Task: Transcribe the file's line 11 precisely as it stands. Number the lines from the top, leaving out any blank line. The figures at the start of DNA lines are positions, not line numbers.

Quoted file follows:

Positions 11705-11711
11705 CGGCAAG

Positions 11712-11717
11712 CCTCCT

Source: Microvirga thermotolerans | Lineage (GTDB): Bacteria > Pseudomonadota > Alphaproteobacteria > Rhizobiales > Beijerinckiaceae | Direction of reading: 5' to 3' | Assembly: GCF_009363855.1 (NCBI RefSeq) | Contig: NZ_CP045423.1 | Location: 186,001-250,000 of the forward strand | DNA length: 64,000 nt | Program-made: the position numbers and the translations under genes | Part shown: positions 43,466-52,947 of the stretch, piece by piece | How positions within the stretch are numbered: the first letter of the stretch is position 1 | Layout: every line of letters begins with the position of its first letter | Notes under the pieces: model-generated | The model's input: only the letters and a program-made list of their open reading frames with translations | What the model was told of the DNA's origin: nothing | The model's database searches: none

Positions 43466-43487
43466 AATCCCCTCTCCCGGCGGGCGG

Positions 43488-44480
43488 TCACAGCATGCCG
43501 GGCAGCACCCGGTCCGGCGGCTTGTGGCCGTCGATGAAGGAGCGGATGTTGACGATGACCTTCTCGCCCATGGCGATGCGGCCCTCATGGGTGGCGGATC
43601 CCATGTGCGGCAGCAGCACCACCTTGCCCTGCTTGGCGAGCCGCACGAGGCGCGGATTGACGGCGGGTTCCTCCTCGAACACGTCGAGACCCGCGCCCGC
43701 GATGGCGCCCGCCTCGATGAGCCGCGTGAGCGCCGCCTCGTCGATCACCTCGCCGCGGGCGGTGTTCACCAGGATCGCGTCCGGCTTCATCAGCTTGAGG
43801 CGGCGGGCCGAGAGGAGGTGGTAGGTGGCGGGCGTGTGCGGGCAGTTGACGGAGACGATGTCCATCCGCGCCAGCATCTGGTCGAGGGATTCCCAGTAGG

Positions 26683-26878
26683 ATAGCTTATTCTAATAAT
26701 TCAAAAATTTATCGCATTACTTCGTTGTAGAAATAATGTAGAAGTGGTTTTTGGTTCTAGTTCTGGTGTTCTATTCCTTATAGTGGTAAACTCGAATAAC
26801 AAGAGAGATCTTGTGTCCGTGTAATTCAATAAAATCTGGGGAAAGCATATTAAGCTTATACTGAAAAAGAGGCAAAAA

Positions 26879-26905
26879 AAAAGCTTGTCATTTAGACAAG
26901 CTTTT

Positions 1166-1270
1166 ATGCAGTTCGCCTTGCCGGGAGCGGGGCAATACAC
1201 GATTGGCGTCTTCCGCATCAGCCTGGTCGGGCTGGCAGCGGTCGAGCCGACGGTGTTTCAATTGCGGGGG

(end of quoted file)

43601 CCATGTGCGGCAGCAGCACCACCTTGCCCTGCTTGGCGAGCCGCACGAGGCGCGGATTGACGGCGGGTTCCTCCTCGAACACGTCGAGACCCGCGCCCGC